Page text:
A Boeing official said Thursday that the company is “backing away” from an attempted launch of the Starliner spacecraft on July 21 to focus on recently discovered problems with the vehicle.
Mark Nappi, vice president and program director for Starliner, said two problems were discovered on two spacecraft before Memorial Day weekend and that the company spent the holiday investigating them. After internal discussions involving Boeing CEO Dave Calhoun, the company decided to delay the test flight that will take NASA astronauts Suni Williams and Butch Wilmore to the International Space Station.
“Safety is always our top priority, and this is the driving force behind this decision,” Nabi said during a conference call with reporters.
The problems seem so serious that they were discovered weeks before the Starliner was due to launch on an Atlas V rocket. The first involved “soft bonds” in the lines that ran from the Starliner to its parachutes. Boeing discovered that these were not as powerful as previously thought.
During a normal flight, these substandard connections wouldn’t be a problem. But the Starliner parachute system is designed for a safe landing of the crew in the event of failure of one of the three parachutes. However, because the failure load limit is lower with these soft ties, if one parachute fails, it is possible for the lines between the spacecraft and the remaining parachutes to break due to the added stress.
The second issue involves P-213 glass cloth tape wrapped around the jumper wires all over the vehicle. These cables run everywhere, and Nabi said there are hundreds of feet of these jumper wires. The tape is intended to protect the wires from nicks. However, during recent tests it was discovered that under certain possible in-flight conditions this tape is flammable.
In 2014, NASA selected two companies, Boeing and SpaceX, to develop crew transportation systems for astronauts to travel to the space station. SpaceX completed its first human flight in 2020 and has since flown nine additional crewed missions. Boeing has flown two uncrewed test flights of the Starliner so far and aims to complete its test flight with astronauts this summer.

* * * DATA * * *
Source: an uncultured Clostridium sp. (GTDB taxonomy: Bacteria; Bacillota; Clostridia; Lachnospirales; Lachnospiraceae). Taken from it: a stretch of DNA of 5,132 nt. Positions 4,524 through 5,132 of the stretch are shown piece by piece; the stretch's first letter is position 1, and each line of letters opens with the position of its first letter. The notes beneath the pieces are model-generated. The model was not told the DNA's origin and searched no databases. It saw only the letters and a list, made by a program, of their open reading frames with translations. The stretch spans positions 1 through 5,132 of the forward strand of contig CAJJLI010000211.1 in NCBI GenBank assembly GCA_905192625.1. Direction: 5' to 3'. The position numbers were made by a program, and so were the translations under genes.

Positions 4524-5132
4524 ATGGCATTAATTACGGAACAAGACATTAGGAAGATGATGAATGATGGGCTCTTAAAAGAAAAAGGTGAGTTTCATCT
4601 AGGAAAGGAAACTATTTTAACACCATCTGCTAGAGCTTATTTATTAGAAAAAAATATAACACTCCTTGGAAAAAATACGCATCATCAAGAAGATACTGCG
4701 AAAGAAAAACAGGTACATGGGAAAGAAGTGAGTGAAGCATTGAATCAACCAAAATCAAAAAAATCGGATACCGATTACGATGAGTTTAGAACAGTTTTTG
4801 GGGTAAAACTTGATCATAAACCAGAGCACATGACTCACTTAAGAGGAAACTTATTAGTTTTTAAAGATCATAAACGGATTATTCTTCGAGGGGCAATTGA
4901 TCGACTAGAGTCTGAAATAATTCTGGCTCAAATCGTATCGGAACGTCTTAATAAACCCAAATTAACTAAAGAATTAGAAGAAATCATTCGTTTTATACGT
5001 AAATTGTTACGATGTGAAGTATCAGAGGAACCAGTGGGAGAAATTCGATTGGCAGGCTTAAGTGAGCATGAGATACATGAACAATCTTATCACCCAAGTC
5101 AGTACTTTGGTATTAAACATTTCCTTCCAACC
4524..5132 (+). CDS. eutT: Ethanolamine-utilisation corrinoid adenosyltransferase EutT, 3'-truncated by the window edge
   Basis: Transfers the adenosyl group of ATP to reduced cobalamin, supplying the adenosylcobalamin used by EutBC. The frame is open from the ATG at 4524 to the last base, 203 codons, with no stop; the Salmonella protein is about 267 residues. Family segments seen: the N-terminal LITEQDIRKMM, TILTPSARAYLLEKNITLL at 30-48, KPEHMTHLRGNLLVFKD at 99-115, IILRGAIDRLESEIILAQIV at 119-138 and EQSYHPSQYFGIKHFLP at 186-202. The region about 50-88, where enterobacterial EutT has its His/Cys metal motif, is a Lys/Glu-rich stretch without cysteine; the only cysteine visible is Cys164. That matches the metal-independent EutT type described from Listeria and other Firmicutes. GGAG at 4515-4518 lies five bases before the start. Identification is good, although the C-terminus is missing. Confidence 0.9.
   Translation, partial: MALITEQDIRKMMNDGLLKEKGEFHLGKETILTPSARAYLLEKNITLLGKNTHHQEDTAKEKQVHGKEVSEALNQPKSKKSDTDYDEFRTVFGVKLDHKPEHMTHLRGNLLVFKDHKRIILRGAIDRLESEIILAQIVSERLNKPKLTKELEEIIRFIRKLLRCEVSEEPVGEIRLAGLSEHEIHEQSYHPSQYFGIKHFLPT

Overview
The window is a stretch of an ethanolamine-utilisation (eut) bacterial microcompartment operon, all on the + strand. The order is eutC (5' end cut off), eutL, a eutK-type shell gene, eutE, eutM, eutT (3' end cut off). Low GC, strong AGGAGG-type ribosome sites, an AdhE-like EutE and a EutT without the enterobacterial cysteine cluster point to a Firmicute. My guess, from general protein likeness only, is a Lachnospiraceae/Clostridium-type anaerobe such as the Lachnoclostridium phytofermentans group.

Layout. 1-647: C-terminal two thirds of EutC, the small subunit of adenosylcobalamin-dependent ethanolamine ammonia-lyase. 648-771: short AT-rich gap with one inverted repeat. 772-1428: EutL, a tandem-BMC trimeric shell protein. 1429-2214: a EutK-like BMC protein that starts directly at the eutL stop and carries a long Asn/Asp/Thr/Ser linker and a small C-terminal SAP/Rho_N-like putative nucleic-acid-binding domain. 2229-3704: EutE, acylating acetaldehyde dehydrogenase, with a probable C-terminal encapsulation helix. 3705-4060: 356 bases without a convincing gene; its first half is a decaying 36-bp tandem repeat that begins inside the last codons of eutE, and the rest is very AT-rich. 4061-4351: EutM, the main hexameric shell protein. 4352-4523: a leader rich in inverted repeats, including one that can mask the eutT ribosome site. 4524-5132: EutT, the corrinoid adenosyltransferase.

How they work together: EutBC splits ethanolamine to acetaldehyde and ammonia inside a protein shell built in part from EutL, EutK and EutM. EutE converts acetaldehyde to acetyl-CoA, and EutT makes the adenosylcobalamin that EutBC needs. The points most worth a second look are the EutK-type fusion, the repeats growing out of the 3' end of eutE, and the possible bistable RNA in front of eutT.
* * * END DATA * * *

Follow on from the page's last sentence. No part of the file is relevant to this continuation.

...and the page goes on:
Now it is not clear when the “crew flight test” will take place. Nabi said it was “possible” that the mission could fly in 2023, but he didn’t want to provide any dates. “I certainly don’t want to commit to any dates or timeframes,” he said.
Boeing will spend the next few weeks diving deeper into these issues and charting a path forward to address these and other issues. For example, Nappi also said that as Boeing was preparing to load propellant on the Starliner before the July flight, it found another viscous valve. Fuses have been an ongoing problem with the Starliner spacecraft.
Most likely, Starliner will see another major delay in this test flight. These new issues are likely to increase outside observers’ concerns about Boeing’s safety culture. last weekNASA’s Aerospace Safety Advisory Committee urged NASA to bring in independent experts to evaluate the Starliner’s viability.
“Given the number of challenges remaining to certify Starliner, we strongly encourage NASA to step back and take a thoughtful look at the remaining body of work regarding CFT flight,” said Patricia Sanders, chair of the committee, May 25. She believes NASA should bring in an independent team, such as the NASA Engineering and Safety Team, “to take a deep look at the items on the path to closure.”
that was before The latest problems have appeared. No doubt safety experts will worry about how Boeing and NASA didn’t discover these problems until the final weeks before the flight.
The Commercial Crew Program is funded through a fixed rate contract. Boeing received a $4.2 billion award from NASA in 2014, but because of persistent delays — initially, Starliner and SpaceX’s Crew Dragon were supposed to fly in 2017 — Boeing has already accrued fees for its $900 million in earnings. Nappi said Thursday that it is too early to say whether these issues will result in additional financial charges for the program.
Questions have been raised about whether Boeing will remain committed to the Starliner program, which is already a money loser. The company has been contracted to fly six missions for NASA following certification of the Starliner vehicle, which will not occur until after manned flight testing. Boeing has already received a lot of $4.2 billion from NASA in notable prizes, so it should presumably give some of that money back if it doesn’t fly astronauts for NASA. But the cost of flying those missions could be greater than any financing Boeing has to pay NASA.
When asked if Boeing officials had any discussions about withdrawing from the Commercial Crew Program, Nappi replied, “The discussions are not serious about that.”
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